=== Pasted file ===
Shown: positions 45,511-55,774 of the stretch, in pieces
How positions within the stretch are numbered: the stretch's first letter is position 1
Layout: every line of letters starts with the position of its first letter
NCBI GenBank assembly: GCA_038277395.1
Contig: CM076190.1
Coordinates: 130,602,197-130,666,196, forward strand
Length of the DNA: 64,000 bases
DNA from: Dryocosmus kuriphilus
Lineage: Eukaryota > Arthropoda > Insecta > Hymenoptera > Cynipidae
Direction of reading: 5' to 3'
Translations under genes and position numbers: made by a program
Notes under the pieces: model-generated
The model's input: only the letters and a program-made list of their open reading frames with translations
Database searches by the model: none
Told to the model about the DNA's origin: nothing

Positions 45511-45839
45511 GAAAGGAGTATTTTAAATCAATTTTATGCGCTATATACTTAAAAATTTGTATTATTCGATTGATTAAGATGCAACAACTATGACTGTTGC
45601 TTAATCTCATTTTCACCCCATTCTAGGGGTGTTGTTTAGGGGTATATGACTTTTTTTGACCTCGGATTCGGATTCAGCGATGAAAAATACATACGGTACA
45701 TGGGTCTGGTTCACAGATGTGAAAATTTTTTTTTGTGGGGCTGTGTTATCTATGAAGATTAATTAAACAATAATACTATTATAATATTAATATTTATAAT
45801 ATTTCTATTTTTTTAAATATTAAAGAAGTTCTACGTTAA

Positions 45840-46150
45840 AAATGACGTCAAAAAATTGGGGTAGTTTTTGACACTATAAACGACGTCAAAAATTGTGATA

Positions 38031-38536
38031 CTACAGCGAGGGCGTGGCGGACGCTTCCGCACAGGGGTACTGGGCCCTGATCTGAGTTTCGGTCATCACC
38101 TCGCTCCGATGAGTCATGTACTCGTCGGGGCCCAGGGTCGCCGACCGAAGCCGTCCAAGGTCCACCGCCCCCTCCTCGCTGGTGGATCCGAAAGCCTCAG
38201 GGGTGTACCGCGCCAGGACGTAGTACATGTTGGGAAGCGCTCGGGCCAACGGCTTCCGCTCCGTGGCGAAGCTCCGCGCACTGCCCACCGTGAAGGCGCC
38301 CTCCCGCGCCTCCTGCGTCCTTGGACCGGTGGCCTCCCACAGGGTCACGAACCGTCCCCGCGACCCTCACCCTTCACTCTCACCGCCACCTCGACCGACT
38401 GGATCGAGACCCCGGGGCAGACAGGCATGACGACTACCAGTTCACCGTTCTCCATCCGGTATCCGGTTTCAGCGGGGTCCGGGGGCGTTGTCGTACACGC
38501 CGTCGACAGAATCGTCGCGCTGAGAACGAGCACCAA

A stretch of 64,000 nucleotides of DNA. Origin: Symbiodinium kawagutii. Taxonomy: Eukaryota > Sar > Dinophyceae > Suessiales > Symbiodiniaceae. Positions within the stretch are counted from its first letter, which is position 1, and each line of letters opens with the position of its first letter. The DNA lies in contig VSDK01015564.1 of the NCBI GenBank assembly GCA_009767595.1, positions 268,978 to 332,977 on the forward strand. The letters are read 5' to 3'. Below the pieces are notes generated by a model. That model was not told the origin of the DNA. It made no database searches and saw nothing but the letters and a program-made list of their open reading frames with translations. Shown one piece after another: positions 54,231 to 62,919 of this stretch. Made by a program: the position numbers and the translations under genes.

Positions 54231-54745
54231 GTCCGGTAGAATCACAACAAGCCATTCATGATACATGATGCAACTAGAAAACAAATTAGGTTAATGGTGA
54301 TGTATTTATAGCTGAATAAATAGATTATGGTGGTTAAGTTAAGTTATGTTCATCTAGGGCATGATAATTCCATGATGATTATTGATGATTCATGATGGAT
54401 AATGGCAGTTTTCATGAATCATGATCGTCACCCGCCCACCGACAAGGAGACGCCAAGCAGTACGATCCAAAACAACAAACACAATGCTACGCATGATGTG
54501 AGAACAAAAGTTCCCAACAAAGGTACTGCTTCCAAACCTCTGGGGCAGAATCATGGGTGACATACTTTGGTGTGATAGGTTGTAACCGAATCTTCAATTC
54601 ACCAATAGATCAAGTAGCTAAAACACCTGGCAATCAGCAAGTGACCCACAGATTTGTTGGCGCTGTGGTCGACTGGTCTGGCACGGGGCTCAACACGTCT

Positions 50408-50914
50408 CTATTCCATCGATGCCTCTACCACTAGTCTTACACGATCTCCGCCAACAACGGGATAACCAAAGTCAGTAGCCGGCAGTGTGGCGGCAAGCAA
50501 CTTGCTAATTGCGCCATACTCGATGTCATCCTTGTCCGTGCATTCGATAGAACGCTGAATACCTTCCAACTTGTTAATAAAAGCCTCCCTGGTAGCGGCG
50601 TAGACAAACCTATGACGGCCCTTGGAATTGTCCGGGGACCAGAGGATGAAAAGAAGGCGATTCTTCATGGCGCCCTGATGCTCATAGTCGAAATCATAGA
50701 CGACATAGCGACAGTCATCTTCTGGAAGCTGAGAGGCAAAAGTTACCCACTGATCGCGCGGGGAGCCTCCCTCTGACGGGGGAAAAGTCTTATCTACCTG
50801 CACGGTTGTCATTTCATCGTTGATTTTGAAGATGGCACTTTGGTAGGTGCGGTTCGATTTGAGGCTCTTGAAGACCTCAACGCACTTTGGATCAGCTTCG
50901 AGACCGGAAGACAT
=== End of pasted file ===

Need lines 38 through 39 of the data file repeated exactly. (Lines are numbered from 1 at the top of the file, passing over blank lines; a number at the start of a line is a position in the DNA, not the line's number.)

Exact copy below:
50408 CTATTCCATCGATGCCTCTACCACTAGTCTTACACGATCTCCGCCAACAACGGGATAACCAAAGTCAGTAGCCGGCAGTGTGGCGGCAAGCAA
50501 CTTGCTAATTGCGCCATACTCGATGTCATCCTTGTCCGTGCATTCGATAGAACGCTGAATACCTTCCAACTTGTTAATAAAAGCCTCCCTGGTAGCGGCG